Mount Taranaki, as seen from outside New Plymouth

Shortly after moving up into the finished tiny house here on the island this past April, we flew off the island to visit a town called New Plymouth on the southwest side of New Zealand’s north island. I had read a lot about this small city of 60k people with a thriving arts and surfing scene, and I’d had a feeling it would be a good option for us as the kids start school in 2024 and we look for jobs and a less rural community. 

After a week in New Plymouth, despite awful winter weather, we knew we had found our place. As with most things in my life that have “felt right” to me, everything fell into place quickly. We found a house we loved and got it. I found a midwife I adored. We got the keys a few weeks before my due date and arrived with bags of clothes and our bikes. Two weeks later, our daughter was born at the hospital there. We couldn’t have birthed on the island, as there are no working midwives or facilities here, so it was all quite fortunate the way it worked out. It felt meant to be.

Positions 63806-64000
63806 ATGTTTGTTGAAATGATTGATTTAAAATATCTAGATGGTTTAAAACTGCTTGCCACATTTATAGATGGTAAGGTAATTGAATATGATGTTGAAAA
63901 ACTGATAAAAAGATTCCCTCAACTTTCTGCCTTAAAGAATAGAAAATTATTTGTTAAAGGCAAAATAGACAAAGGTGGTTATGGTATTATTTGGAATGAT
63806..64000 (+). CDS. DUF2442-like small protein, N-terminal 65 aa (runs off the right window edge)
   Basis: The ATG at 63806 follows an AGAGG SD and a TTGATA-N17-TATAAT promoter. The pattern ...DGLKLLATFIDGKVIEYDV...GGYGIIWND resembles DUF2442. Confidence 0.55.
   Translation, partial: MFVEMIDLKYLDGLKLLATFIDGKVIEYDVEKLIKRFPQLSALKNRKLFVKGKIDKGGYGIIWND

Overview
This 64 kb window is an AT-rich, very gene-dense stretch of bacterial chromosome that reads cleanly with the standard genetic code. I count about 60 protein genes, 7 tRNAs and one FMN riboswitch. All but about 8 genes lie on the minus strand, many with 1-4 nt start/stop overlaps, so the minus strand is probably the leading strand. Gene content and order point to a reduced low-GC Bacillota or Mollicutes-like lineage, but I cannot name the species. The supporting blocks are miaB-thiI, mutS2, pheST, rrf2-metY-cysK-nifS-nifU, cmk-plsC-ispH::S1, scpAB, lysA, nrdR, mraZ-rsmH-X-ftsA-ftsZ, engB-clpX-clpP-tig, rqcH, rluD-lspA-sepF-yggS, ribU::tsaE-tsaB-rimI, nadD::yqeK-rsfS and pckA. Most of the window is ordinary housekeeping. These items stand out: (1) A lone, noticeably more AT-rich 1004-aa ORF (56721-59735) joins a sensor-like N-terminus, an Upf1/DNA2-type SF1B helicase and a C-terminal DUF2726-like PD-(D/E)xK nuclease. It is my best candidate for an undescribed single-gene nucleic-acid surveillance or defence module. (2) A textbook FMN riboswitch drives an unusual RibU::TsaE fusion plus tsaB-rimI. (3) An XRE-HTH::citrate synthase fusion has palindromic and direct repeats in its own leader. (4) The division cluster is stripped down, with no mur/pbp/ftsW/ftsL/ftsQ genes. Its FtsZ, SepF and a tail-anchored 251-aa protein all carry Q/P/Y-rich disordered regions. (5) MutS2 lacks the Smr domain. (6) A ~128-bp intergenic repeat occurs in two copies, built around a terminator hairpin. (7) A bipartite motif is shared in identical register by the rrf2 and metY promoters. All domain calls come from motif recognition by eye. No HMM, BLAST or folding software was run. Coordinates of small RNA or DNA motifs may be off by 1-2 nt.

Moving into our home in New Plymouth

We’ve been spending the last few months of 2023 year back on the island in order to finish off some projects on the house, say goodbye to friends, and soak in the summer at our favorite beaches. School starts in New Plymouth at the end of January, and from then on we will only be coming back here 3-4 times a year for school holidays. But when we’re here, this will be home and will feel every bit like one. As I said, home for us is here and there. 

While the kids were at their preschool here one day, I managed to put all the toys and dishes away and snap a photo or two of the house in a rare tidied up state. I can’t believe we built it, but I also see all the things wrong with it and the bits we could have done better. But as with most flaws, they only endear the place to me. The uneven walls, the unfinished deck stairs, the wonky roof downspout – they’re our fingerprints on this place. I’m proud of it.